What kind of gun should I buy? How do I properly load my weapon?
Those are the questions Blackshear Police Department (BPD) aimed to answer last week when they hosted the first in a series of civilian firearms safety classes. Nearly 60 locals registered for the class held at city hall and streamed online Thursday evening then they gathered in smaller groups at the police department gun range Saturday for one-on-one shooting instruction.
BPD’s main objective in offering free firearms training is safety, says Police Chief Chris Wright.
“We’ve seen a real surge in the number of guns bought, more people are expressing an interest in having guns,” Wright says. “Basically, (we want) to make sure folks know the laws and know how to safely operate the guns. So many folks are hurt or killed by accidental discharge of firearms.”
Dale Wiley, part-time BPD officer and firearms instructor, agrees.
“People think of gun safety as keeping your finger off the trigger, don’t have it loaded … that is true, but to me gun safety is also knowing how to use it and knowing how to accurately shoot it,” Wiley says. “The whole point (of the course) is for people to safely own and carry a gun.”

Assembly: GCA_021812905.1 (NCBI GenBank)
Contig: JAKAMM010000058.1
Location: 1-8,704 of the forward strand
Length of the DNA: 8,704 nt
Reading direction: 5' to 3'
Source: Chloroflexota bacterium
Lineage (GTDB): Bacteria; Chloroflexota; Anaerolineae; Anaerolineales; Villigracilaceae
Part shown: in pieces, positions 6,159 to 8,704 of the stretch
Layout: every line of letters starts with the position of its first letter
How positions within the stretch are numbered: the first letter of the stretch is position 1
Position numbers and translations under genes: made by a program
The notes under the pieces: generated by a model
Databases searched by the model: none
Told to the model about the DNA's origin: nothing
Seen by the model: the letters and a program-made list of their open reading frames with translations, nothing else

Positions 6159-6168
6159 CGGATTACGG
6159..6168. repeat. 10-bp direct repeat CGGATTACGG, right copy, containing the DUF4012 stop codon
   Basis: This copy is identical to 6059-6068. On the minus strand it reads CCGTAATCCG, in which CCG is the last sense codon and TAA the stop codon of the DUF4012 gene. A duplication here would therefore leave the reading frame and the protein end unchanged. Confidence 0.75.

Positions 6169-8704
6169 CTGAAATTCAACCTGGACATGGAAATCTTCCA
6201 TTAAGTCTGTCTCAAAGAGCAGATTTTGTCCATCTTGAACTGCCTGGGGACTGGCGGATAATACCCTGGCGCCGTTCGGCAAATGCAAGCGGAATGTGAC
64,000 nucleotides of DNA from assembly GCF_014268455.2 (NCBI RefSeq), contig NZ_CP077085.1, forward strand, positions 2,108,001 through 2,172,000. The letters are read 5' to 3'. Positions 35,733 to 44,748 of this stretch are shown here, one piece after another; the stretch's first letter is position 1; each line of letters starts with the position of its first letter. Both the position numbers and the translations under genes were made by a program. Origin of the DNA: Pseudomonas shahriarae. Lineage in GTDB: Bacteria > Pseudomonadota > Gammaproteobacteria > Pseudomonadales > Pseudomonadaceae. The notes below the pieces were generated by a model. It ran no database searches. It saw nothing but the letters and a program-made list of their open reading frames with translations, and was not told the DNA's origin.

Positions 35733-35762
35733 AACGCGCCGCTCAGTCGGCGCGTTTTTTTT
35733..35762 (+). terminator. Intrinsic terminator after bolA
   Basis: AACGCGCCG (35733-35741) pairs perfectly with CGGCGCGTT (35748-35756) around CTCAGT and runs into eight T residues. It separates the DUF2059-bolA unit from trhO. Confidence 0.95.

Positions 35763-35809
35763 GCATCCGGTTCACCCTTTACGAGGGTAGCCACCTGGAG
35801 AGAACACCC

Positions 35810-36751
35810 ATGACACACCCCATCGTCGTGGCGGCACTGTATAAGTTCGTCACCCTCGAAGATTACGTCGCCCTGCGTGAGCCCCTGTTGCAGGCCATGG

Wiley is also a retired GBI agent and POST (peace officer standard and training council) certified firearms instructor. He taught the class last week with assistance from BPD Major Robby Boatright.
Topics covered last Thursday during the 2.5 hour long training include where gun owners can and cannot carry their weapons, an overview of laws pertaining to use of force, and shooting fundamentals.
“The fundamentals are the same. The two most important ones are sight alignment and squeezing the trigger,” Wiley says.
What kind of weapon should I carry?
That’s is the most frequently asked question Wiley hears on the topic so he and Boatright also provided insight on the best types of guns to own depending on what purpose buyers intend for their weapon.
Several other officers joined Wiley and Boatright at the range Saturday as safety officers during the shooting instruction segment of the class.
Hands on experience is the only way to really master gun safety, Wiley says.
“It’s one thing to sit in the classroom and hear that, but to see it, feel it and do it — it’s a hands on thing,” Wiley says. “We’re putting it into practice (at the range).”
Wright hopes to offer the class every other month or quarterly, depending on community interest. The next one is slated for March, but a date hasn’t been set yet.
“As long as participation is high, we’ll keep doing it regularly,” he told The Times.
The police department accepted 60 registrants last week in an effort to maintain social distancing during the ongoing COVID-19 (coronavirus) pandemic.
“Outside of a COVID situation, we would probably open it up to more like 100 (people),” Wright says.